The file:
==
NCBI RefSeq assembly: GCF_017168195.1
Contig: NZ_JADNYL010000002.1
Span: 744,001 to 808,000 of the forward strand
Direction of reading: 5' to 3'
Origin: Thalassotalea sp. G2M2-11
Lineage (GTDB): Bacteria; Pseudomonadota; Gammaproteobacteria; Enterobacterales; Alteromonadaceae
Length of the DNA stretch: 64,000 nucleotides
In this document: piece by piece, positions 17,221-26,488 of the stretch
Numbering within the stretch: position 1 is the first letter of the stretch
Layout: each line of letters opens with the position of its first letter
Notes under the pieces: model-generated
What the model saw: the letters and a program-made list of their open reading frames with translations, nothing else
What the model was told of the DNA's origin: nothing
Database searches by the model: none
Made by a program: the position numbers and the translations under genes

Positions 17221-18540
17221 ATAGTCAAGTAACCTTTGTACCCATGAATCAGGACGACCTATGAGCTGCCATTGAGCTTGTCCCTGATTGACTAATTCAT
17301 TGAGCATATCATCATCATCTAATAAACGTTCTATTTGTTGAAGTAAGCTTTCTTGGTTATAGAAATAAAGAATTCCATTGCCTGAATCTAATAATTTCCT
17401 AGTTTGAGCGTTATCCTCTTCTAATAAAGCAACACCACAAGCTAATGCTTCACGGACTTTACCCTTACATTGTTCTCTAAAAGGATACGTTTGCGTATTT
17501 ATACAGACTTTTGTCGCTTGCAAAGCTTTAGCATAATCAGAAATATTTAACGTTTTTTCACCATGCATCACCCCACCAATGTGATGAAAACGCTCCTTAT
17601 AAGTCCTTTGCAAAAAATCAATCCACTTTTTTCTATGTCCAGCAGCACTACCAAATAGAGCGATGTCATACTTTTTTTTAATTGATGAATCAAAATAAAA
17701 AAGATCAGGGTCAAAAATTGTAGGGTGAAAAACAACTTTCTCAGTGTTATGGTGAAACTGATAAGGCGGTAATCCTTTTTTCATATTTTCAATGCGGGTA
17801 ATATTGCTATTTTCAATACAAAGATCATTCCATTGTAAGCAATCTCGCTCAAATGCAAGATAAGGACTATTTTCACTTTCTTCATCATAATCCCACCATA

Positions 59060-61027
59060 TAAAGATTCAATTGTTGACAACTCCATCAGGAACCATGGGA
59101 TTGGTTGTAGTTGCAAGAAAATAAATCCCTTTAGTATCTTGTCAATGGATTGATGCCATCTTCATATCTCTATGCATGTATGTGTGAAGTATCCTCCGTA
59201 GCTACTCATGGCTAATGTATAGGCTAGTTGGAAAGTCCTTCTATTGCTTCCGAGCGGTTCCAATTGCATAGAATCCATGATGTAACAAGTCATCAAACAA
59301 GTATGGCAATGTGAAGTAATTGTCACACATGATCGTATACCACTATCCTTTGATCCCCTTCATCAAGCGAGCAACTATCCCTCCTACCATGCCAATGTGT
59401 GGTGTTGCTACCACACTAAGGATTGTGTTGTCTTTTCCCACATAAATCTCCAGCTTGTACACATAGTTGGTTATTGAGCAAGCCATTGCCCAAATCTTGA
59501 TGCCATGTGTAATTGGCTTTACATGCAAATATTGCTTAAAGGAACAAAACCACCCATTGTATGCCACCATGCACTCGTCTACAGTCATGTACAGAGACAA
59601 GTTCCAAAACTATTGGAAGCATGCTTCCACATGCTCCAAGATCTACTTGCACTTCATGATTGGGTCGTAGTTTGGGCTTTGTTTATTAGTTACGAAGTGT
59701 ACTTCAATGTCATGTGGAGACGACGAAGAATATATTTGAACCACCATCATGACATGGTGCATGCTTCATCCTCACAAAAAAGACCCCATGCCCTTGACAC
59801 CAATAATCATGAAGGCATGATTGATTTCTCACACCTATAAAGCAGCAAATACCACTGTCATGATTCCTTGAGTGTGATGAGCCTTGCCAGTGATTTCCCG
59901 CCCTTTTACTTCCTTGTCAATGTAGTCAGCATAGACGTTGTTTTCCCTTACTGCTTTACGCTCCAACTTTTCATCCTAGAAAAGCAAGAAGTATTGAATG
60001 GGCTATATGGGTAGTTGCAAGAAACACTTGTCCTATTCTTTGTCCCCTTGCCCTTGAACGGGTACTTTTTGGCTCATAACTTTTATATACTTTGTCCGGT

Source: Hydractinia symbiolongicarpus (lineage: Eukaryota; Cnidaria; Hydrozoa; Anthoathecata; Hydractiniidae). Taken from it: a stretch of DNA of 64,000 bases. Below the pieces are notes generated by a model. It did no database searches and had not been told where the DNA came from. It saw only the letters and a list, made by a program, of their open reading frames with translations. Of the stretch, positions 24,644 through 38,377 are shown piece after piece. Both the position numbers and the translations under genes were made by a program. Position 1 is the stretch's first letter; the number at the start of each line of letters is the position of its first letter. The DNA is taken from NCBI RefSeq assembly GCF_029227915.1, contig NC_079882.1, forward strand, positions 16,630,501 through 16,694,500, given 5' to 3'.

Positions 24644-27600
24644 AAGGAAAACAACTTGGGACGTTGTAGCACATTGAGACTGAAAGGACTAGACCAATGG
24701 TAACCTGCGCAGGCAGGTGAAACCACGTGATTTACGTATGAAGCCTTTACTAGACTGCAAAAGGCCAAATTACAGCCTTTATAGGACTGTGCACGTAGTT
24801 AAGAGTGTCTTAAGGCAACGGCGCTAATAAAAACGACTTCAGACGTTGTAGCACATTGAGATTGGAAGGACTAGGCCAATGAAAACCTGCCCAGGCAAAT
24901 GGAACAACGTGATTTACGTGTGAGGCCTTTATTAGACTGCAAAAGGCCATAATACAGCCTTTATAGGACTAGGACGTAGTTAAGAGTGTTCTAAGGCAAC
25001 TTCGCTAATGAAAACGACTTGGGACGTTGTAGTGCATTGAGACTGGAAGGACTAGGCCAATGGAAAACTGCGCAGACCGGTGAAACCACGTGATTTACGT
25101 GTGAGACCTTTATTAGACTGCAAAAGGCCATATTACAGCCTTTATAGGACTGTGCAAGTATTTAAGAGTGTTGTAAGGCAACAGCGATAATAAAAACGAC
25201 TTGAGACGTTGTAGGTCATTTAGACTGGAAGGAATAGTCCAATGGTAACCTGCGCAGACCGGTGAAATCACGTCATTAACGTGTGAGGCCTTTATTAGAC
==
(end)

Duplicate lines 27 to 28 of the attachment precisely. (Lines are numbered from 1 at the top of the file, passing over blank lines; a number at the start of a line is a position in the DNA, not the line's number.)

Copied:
59201 GCTACTCATGGCTAATGTATAGGCTAGTTGGAAAGTCCTTCTATTGCTTCCGAGCGGTTCCAATTGCATAGAATCCATGATGTAACAAGTCATCAAACAA
59301 GTATGGCAATGTGAAGTAATTGTCACACATGATCGTATACCACTATCCTTTGATCCCCTTCATCAAGCGAGCAACTATCCCTCCTACCATGCCAATGTGT